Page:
READ MORE: Can talks lead to peace in Burundi? 

Nearly 300 children have been detained during Burundi’s political crisis – on charges ranging from involvement in armed groups to participation in protests.

Bo Viktor Nylund, UNICEF’s Burundi representative, visited the boys in prison on October 2, 2015, along with the Minister of Justice, Aimee Laurentine Kanyana.

Soon after, the boys were moved to a re-education centre for children in detention, one of two opened with UNICEF support in early 2015, just before the crisis broke out. There they were provided with regular meals, dormitory beds, a structured schedule that included recreational time for football and other games and access to social workers and psychologists.

“Many things changed at the re-education centre,” says Jean-Pierre. “There was better food.  We could play football, drums.”

Still, he dreamed of being able to go home to his family.

After a presidential pardon, the children were released on November 30, 2015.

But their freedom did not guarantee an end to their ordeal. Children who have been forced to fight often face rejection and abuse by their families and communities once they return home. 

Jean-Pierre, 17, sits on a bed in his home in the district of Busoni in Burundi [UNICEF/Prinsloo]

Before the children were released, UNICEF and its local partners tried to make sure that this wouldn’t happen. They identified the children’s families and provided psychological support for the children and their relatives. In addition, they ensured that local child protection committees in their home areas were ready to provide active support on their return.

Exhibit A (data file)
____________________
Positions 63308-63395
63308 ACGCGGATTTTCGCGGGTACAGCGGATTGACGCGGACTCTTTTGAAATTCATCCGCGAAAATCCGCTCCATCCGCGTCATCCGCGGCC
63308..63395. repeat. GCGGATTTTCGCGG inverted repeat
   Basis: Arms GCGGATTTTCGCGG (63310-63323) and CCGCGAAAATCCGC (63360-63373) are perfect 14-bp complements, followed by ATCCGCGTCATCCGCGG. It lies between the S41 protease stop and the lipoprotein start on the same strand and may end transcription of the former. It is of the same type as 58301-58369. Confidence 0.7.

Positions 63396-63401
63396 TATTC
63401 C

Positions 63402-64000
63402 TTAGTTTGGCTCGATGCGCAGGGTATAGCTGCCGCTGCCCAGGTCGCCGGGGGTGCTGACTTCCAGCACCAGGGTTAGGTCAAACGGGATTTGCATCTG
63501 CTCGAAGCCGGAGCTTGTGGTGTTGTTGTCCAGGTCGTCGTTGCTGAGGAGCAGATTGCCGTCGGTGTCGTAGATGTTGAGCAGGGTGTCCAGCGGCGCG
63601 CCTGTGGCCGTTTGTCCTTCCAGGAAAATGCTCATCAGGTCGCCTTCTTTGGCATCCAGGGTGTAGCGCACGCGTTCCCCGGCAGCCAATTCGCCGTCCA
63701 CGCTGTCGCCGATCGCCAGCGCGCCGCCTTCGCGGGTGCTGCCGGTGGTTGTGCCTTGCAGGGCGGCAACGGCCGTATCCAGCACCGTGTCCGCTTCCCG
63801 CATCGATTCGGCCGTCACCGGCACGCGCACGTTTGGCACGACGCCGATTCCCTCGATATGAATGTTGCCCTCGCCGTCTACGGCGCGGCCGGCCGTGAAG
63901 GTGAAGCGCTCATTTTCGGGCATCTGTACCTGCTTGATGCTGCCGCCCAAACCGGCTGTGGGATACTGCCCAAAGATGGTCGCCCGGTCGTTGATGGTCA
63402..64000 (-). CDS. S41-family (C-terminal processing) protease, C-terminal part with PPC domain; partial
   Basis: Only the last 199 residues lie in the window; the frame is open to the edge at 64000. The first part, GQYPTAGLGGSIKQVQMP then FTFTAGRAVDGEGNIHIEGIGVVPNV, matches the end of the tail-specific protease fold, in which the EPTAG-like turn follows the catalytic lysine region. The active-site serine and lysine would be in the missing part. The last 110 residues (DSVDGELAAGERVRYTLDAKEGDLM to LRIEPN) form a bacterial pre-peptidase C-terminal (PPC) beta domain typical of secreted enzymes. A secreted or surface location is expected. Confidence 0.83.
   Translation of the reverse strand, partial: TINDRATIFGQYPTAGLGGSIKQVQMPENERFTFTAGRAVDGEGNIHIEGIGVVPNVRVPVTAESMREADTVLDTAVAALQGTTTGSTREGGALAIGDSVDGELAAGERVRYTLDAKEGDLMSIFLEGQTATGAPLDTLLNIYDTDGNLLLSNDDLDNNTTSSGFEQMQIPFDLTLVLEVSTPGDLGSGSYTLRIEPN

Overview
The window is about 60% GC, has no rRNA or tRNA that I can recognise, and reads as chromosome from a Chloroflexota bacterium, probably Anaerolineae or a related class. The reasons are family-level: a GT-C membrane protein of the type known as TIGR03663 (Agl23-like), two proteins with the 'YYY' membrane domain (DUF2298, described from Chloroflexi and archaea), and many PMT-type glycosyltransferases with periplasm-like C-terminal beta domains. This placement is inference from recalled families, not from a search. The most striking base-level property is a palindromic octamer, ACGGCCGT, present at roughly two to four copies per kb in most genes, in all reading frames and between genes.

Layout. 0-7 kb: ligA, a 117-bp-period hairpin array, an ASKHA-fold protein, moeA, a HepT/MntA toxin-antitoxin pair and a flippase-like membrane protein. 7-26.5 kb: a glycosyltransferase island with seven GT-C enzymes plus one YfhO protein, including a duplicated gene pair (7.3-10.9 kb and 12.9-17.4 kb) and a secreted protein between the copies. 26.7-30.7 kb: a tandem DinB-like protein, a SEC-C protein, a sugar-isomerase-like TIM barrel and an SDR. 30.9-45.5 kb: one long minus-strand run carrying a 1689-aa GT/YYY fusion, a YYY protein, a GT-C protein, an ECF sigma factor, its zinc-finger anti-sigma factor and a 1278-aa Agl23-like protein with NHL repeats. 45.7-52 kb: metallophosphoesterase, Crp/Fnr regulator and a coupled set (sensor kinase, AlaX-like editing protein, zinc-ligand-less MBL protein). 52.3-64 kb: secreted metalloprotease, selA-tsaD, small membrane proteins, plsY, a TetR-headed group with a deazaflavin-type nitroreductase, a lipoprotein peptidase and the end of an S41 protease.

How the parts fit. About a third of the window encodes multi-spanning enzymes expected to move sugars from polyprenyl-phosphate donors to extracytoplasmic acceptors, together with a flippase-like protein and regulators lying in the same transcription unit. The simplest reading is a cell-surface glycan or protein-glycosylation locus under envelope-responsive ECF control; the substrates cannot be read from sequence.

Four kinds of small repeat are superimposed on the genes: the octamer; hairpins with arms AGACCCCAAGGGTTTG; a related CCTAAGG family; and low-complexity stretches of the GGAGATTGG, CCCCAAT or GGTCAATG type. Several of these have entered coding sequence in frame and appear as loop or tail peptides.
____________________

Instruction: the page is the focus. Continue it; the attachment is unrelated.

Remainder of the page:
Each child received a three-year school scholarship and a special reintegration pack, containing a new school uniform, exercise books, a backpack and food such as beans and oil.

Once back in their communities, the children received visits from a specialist social worker once or twice a week. They now visit once a month. Still, many are struggling to readjust, and several boys say they have been threatened.

“These children have experienced both horrifying violence and arbitrary detention,” says Leila Gharagozloo-Pakkala, UNICEF’s regional director for eastern and southern Africa. “No child should be exposed to this. All parties in the country’s political crisis must act now to ensure the safety of all children.”

Jean-Pierre is one of the luckiest of his group. He has terrible nightmares, but his family is overjoyed to have him home and the rest of the community has provided a similar welcome.

“I was so happy to see my son come home,” says Esperance, his mother. “I was so worried when I heard he was imprisoned.”

Now Jean-Pierre spends his free time playing football with friends he had assumed he would never see again.  He continues to contemplate his experience, through regular sessions with his social worker and by keeping in touch with other boys who are also trying to reintegrate. Sometimes he borrows his brother’s Bible to pray – not to forget, as he did in the forest, but to concentrate his mind.

Back in class, with his education paid for three years, Jean-Pierre has ambitions to become a doctor.

“Being in school gives me the chance to become someone new,” he says. “It is like I have been cleansed of my history and my new life is like a dream.”

*Name has been changed

Source: Al Jazeera